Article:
Endogenous Bone Marrow MSCs Are Dynamic, Fate-Restricted Participants in Bone Maintenance and Regeneration

Center for Regenerative Medicine, Massachusetts General Hospital, Boston, MA 02114, USA.
Cell stem cell (Impact Factor: 22.15). 03/2012; 10(3):259-72. DOI: 10.1016/j.stem.2012.02.003

ABSTRACT Mesenchymal stem cells (MSCs) commonly defined by in vitro functions have entered
clinical application despite little definition of their function in residence.
Here, we report genetic pulse-chase experiments that define osteoblastic cells as
short-lived and nonreplicative, requiring replenishment from bone-marrow-derived,
Mx1(+) stromal cells with "MSC" features. These cells respond to tissue stress
and migrate to sites of injury, supplying new osteoblasts during fracture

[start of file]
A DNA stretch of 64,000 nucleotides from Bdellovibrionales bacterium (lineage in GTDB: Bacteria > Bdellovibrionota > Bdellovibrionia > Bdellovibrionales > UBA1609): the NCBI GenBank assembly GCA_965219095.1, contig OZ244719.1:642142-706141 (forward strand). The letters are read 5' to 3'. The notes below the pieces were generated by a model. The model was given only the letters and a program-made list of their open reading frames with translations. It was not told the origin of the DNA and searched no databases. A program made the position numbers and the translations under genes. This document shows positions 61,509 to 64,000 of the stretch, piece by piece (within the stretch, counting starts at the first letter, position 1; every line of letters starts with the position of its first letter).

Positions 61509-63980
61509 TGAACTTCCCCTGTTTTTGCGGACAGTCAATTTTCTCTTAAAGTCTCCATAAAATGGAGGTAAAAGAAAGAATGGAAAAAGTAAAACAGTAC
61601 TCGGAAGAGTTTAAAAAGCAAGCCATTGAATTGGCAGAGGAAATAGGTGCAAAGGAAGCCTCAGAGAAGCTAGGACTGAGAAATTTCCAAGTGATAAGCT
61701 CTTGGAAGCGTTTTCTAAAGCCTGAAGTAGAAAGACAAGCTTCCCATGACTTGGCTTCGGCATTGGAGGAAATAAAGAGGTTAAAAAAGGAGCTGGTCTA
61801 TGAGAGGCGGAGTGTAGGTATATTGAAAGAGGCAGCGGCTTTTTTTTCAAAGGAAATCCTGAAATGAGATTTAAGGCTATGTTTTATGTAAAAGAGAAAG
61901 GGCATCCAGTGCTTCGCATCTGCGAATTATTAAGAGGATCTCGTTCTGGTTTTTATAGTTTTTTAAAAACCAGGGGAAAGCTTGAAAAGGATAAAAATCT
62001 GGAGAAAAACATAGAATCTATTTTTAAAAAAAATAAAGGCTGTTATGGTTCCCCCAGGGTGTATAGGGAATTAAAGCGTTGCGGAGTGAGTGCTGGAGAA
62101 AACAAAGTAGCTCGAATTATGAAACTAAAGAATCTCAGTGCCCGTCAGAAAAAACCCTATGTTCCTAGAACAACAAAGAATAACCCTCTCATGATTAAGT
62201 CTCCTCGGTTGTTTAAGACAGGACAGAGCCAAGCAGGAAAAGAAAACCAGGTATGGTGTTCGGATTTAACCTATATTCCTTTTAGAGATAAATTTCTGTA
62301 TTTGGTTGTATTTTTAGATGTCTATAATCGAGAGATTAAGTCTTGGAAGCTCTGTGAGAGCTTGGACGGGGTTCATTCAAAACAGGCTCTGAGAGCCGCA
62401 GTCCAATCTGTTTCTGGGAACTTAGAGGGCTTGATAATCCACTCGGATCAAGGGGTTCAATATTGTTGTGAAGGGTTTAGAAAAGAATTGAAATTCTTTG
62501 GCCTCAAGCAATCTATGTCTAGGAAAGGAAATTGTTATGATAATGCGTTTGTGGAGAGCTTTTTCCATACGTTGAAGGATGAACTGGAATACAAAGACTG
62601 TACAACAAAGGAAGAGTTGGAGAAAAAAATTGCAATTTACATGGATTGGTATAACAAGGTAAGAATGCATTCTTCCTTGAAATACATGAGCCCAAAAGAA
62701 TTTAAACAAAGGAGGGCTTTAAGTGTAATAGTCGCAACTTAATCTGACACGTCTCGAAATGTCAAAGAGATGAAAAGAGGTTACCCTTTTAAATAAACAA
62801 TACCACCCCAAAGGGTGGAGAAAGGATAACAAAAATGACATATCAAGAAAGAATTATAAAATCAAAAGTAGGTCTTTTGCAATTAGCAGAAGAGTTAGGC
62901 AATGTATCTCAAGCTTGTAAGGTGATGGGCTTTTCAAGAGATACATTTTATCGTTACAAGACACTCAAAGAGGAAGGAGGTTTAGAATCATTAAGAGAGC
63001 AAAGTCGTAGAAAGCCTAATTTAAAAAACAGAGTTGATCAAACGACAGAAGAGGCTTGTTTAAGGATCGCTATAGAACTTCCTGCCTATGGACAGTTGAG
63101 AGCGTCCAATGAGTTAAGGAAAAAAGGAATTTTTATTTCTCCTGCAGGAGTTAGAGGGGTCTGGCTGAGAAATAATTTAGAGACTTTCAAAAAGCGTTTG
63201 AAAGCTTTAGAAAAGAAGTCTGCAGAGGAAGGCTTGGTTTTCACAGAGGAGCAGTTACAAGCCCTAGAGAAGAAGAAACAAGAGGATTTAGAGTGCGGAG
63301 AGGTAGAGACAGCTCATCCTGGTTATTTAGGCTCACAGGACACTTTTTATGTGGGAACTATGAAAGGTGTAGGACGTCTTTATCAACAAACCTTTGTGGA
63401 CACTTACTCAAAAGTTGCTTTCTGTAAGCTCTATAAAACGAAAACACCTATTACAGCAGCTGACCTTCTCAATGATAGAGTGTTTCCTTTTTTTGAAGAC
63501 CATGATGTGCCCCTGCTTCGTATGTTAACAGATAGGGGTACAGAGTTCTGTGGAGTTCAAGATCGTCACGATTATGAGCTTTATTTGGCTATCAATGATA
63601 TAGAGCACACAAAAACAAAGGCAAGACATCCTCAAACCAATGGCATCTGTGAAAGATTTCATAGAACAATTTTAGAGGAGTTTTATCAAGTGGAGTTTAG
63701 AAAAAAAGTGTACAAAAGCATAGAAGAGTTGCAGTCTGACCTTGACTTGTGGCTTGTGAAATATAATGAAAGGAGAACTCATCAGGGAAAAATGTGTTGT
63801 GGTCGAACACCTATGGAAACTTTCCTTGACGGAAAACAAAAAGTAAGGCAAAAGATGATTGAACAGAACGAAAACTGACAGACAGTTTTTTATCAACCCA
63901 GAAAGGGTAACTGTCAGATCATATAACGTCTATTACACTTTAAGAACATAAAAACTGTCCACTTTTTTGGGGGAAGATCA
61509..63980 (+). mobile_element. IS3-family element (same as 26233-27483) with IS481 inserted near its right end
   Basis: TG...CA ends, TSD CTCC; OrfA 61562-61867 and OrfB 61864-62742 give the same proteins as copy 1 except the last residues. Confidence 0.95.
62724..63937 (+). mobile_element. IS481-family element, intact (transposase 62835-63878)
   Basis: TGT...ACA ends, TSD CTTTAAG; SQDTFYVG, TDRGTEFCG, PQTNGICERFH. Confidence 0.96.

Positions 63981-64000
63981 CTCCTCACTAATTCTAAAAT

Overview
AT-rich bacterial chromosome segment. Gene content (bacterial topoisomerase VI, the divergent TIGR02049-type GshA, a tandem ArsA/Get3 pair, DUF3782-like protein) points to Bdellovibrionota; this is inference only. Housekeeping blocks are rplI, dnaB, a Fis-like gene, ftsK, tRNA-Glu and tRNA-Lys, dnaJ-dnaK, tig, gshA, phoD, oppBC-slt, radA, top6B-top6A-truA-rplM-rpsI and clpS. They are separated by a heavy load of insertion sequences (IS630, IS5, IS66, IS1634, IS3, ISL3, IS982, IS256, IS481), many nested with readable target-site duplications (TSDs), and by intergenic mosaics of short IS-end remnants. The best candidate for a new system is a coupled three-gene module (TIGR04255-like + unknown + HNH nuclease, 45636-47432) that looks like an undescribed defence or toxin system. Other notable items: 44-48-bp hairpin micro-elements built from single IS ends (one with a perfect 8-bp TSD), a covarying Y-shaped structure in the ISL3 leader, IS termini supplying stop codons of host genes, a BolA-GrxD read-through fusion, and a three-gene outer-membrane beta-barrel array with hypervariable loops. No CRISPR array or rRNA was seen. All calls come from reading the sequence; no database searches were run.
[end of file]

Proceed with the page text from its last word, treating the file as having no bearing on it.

healing. Single cell transplantation yielded progeny that both preserve
progenitor function and differentiate into osteoblasts, producing new bone. They
are capable of local and systemic translocation and serial transplantation. While
these cells meet current definitions of MSCs in vitro, they are osteolineage
restricted in vivo in growing and adult animals. Therefore, bone-marrow-derived
MSCs may be a heterogeneous population with the Mx1(+) population, representing a
highly dynamic and stress responsive stem/progenitor cell population of
fate-restricted potential that feeds the high cell replacement demands of the
adult skeleton.

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